Forget the cover. Titles are key.
Think about it. The title is the first word(s) of your story. People read a title before they read the back blurb. They are the unsung hero that draws in a reader.
Titles stir the imagination. A single word can invoke a sense of power. As a phrase, they can be as catchy as a jingle. Take the newly released Children of Blood and Bone by Tomi Adeyemi, or something classic like The Grapes of Wrath. Catchy, aren’t they? They leave an impression because the words chosen for the titles were vivid.
Consider the alternatives. Kids of Blood and Bone doesn’t sound all that alluring, does it? Neither does Fruit of Retribution.
A single ill-chosen word can put a reader off, either by disinterest or offense. That’s not good for the awesome story you just wrote. Or sales.
Let’s talk about my title, The Lost City of Al-Kimiya. Originally, it was called Renavolena’s Floating Island, but “Renavolena” is tough to say, and there it was as the first word of the title! Not good. The previous title also didn’t convey one of the main elements of my story, which is alchemy. Instead of a floating island, I changed it to a lost city, implying a sense of adventure and mystery rather than magic (although magic does exist in my story).
When I researched already published titles with the word “alchemy” in them, I ran into a huge problem. There were too many. I had the shovel in my hand and a hole already six feet deep. My story was on its way to being buried under all those other titles. Hence the shift from “alchemy” – a word most everyone is familiar with – to a word linked specifically to my world. “Al-Kimiya” sounds exotic. It sounds like an ancient city lost to time. It sounds like it’s meant for only my story.
So we’ve established that the right words are paramount to capturing a reader’s imagination, but what do you do if you intend to turn your first title into a series?
Think of continuity. Your following novels are a continuation of your first. The same can be (and dare I say it, should be) applied to titles. If, like me, your first title starts with “the” then the following titles should likewise begin the same. J.K. Rowling did this with both her Harry Potter series and Fantastic Beasts series, although the latter is a film franchise.
That isn’t to say you can’t start with a new word, but each title should play off the one that came before it in either style or imagery. Take George R.R. Martin’s A Song of Ice and Fire series for an example that merges the two points I’ve made. Most titles begin the same: A Game of Thrones; A Feast for Crows; A Clash of Kings; A Dance of Dragons; A Dream of Spring. Then, out of nowhere, we get one variation in the series with the upcoming release of The Winds of Winter. I don’t know why the sudden change, but it doesn’t put me off because it keeps in line with the fanciful imagery.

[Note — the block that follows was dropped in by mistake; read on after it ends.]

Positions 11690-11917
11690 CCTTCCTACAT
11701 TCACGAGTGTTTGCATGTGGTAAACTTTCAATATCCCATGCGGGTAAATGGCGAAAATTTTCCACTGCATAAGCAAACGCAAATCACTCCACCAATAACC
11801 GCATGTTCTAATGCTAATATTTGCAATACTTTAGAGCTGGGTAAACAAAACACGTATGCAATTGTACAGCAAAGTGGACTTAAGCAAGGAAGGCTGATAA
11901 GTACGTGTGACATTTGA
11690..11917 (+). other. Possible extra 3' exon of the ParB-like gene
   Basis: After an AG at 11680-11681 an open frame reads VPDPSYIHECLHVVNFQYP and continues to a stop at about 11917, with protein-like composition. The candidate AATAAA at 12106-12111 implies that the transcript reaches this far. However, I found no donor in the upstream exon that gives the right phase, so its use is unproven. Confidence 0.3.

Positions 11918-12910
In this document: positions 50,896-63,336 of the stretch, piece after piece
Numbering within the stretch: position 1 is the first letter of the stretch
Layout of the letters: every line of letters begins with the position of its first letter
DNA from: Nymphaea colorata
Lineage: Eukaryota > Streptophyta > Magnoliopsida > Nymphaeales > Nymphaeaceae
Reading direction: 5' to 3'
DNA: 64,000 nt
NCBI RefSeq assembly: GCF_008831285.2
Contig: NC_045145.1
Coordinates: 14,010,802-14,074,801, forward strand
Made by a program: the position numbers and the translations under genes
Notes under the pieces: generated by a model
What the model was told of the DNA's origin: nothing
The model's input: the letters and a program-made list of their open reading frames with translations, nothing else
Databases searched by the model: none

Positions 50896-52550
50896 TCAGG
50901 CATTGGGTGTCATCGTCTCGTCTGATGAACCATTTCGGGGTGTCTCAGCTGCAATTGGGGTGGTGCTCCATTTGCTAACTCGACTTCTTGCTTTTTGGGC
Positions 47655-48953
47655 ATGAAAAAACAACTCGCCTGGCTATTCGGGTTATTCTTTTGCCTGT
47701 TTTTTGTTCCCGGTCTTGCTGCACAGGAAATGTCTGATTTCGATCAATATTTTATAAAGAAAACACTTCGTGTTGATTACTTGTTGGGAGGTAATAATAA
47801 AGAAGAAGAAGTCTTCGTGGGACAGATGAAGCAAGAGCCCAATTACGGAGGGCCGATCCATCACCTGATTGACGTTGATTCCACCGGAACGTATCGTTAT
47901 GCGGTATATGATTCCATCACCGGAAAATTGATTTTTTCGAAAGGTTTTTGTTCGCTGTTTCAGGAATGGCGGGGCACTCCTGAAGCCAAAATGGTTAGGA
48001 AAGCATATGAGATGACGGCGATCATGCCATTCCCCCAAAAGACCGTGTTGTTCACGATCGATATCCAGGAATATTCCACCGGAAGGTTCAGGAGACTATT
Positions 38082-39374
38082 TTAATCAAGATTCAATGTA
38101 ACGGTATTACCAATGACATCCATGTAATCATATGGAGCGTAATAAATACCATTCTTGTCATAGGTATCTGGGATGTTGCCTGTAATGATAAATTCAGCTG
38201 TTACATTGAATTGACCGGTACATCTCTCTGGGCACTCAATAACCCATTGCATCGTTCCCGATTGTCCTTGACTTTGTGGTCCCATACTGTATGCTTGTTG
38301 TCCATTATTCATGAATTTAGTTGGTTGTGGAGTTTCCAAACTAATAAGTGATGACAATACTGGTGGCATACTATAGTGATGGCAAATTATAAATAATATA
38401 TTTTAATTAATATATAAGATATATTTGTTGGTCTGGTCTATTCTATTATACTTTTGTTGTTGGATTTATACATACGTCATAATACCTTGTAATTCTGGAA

Suzanne Collins also relies on imagery with her series. The Hunger Games, Catching Fire, and Mockingjay seem unrelated, but to those who have read the series, they know the titles follow a theme. Titles can be a neat little clue for what’s to come, after all. An invested reader will appreciate that.
The importance of titling can also be applied in a micro fashion. Lately, I’ve noticed many authors forgo including chapter titles, but I don’t. The Lost City of Al-Kimiya is a fantasy-mystery, so chances are that the people who pick up my book may enjoy deciphering the hidden meaning behind my chapter titles.
Let’s look at my prologue. The title of that chapter is “The Heist,” and it stands for the future event James agrees to join. The title has a double meaning, but a reader will only find that out when they get closer to the end of the story. Most, if not all of my chapter titles have a double – or even triple – meaning. I enjoyed creating them as well. Strange as it is to say, it made me feel that much closer to the readers.
There’s one more thing I’d like to mention, although this is more a personal issue than a general rule. Gender-heavy pronouns for titles just don’t fit in this day and age. You may lose half your readers at the title. The Swedish mystery series, The Girl with the Dragon Tattoo is amazing, yet I can’t get over the use of “girl.” Why not use “woman” instead? That is what the character is, isn’t she? A woman. The issue I take with it is that the title alone belittles Lisbeth Salander. As a reader, we’re automatically set against her, set to demean her like most of the characters in Lisbeth Salander’s life. Although, who knows? Maybe that was the intention.
Do you feel the same about gender-heavy pronouns? Can you think of other examples? We have the aforementioned series plus Little Women, another novel I grew up loving but hating at the same time.
If you are doubting your current title, or are having trouble making one up, try compiling a list of your favorite novels and change one or two words. How do they sound? Did the imagery alter?